Anti-caste discrimination legislation introduced for the first time in the United States

On 24 January, Kshama Sawant, a member of the city council in Seattle, in the United States, proposed a draft ordinance prohibiting caste discrimination. If approved by the city council, this ordinance will become the first such law against casteism in the US, and would set a critical precedent in recognising caste as an exclusionary system in a country with a vast Indian diaspora. 

In her statement proposing the legislation, Sawant noted that Washington, where Seattle is located, is home to more than one hundred and sixty-seven thousand South Asians. Sawant said that the region’s elected officials have a “political and moral obligation to address caste discrimination and not allow it to remain invisible and unaddressed.” The ordinance asks to ban caste discrimination in workplaces, housing as well as public spaces such as transport, hotels, public restrooms and retail establishments. 

Sawant stated, “We know that caste discrimination has been growing in the United States across many industries, including technology, construction, restaurants and the service industry, and in domestic work. Caste discrimination is increasingly a grave contributor to workplace discrimination and bias.” She cited a 2016 survey by Equality Labs, a US-based Dalit civil rights organisation, which helped draft the ordinance. The survey had shown that “one in four caste-oppressed people faced physical and verbal assault, one in three faced education discrimination, and two in three (sixty seven percent) faced workplace discrimination.” Other South Asian organisations that worked with Sawant to draft the ordinance include the Ambedkar International Centre, Ambedkar King Study Circle and the Ambedkar Association of North America.

In her statement, Sawant cited various milestones in the anti-caste movement in the US, including a recent case at the multinational technology firm Cisco. The state of California had sued the software company after a former employee raised allegations of caste discrimination against his upper-caste managers. In 2021, the National Association for the Advancement of Colored People, an organisation founded in 1909 for the abolition of racial segregation in the US, passed a resolution against caste practices in the country. 

The Ambedkar International Center, which is working to raise awareness about casteist practices before institutions and elected representatives in the US, had filed an amicus brief in the case against Cisco. Anil Wagde, an activist with the center, said that this became necessary after the Hindu American Foundation, a Hindu nationalist organisation affiliated to the Vishwa Hindu Parishad America, objected against the lawsuit. “Once HAF came into play, we felt we must stand up to that,” Wagde said. “Our arguments were simple. Caste discrimination is real. Caste is real.” 

Wagde said that the legislation proposed by Sawant would enable people from marginalised castes to take legal action in cases of caste bias, which has so far been near impossible anywhere in the US. “If you call it out explicitly in the law, at one go, all the companies are aware that there is a thing like this. They will talk about caste,” Wagde said.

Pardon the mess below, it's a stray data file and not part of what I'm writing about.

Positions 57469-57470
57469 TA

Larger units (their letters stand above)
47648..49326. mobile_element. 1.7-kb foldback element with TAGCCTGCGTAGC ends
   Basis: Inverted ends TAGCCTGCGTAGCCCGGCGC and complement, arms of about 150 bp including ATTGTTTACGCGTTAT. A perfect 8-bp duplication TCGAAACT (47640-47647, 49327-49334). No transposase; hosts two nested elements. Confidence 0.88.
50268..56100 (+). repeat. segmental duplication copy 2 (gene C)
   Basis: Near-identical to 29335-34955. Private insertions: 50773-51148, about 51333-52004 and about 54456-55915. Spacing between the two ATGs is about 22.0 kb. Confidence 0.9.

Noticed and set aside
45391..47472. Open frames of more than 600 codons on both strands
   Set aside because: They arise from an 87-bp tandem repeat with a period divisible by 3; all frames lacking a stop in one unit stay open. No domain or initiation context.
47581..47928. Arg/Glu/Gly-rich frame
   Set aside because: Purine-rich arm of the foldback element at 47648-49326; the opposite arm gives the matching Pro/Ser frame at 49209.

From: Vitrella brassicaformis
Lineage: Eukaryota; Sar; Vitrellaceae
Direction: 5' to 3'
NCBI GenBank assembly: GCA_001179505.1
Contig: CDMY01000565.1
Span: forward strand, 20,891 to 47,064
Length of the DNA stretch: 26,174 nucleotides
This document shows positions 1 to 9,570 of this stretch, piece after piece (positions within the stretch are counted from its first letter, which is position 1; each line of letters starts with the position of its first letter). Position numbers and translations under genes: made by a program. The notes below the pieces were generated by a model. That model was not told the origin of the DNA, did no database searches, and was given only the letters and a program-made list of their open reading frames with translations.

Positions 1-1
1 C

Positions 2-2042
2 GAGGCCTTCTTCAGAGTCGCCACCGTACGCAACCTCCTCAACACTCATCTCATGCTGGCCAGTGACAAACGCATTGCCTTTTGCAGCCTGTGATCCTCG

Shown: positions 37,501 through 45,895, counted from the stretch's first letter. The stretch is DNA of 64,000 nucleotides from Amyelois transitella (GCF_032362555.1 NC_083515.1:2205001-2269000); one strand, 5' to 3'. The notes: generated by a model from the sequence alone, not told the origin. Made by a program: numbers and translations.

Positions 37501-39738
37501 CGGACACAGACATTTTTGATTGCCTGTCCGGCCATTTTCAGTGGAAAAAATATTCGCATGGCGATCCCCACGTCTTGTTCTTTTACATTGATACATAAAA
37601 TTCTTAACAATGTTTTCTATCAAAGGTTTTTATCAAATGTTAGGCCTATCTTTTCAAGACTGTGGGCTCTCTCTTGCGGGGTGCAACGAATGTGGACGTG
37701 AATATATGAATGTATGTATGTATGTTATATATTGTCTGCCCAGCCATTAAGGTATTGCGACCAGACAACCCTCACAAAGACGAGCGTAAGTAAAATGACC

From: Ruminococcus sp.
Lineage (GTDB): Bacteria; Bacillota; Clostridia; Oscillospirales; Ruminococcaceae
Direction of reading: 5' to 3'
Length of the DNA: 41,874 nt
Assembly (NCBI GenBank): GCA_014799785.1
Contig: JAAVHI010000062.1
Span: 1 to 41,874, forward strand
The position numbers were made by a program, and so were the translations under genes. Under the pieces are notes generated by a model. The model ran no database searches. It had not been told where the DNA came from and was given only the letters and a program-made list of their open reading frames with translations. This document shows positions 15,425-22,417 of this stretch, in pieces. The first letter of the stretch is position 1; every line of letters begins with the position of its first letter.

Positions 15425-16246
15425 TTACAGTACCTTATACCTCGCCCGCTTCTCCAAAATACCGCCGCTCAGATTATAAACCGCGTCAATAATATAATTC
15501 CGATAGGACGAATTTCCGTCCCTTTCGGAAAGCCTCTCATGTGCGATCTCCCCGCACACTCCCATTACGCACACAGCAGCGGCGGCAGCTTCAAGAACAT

In September last year, the Ambedkar International Center had invited testimonies about caste discrimination and harassment from the South Asian diaspora in the US. Wagde recalled his own experience. He was invited to deliver a presentation on caste discrimination by a few employees of a prominent multinational manufacturing corporation as part of their event planning for the company’s diversity week. He did a run-through of his presentation with a team of employees, who politely heard him out, but was never called back to speak at the main event. He later learnt through his contacts in the company that an employee of Indian origin had strongly objected to any conversation on caste.

There have been reported instances of upper-caste communities strongly resisting the recognition of caste as a problem in the US. In June 2022, the tech giant Google cancelled a talk by Dalit activist Thenmozhi Soundararajan, who heads Equality Labs, after the company’s upper-caste employees sent out mass emails describing her as “anti-Hindu.” Tanuja Gupta, who had invited Soundararajan, quit her managerial post at Google following the backlash. 

“The first defense that these people say is that caste doesn’t exist. Maybe the Brahmins and upper castes don’t experience caste. The victims experience it. The victims know the exclusion,” Wagde said. He added that Brahmins are commonly able to proclaim their caste identity with pride in the workplace and often make note of colleagues who do not participate in celebrations of Hindu festivals or are seen consuming meat, which are taken to be markers of lower-caste background. He recounted the experience of a friend, who faced leading questions by a colleague attempting to ascertain the friend’s caste. On one occasion, Wagde’s friend told him, the colleague tapped his friend on the shoulder—a common practice to ascertain whether a person is wearing a janeu, a thread worn by Brahmin men to mark their upper-caste status.

“Some of my Indian colleagues say, ‘I don’t want to work in a company where there are more Indians. Immediately, they want to find out your caste,’” Wagde said, adding that his friends prefer reporting to an American manager over someone of Indian origin. 

At the press conference, Sawant said that the ordinance was part of the larger fight by working people for social and economic justice amidst massive layoffs by multinational corporate companies. If the legislation is passed in Seattle, she said, “it will help inspire movements within India for working people to demand that American multinational corporations that are located in India also ban such discrimination. I think that really would be an enormous step forward.”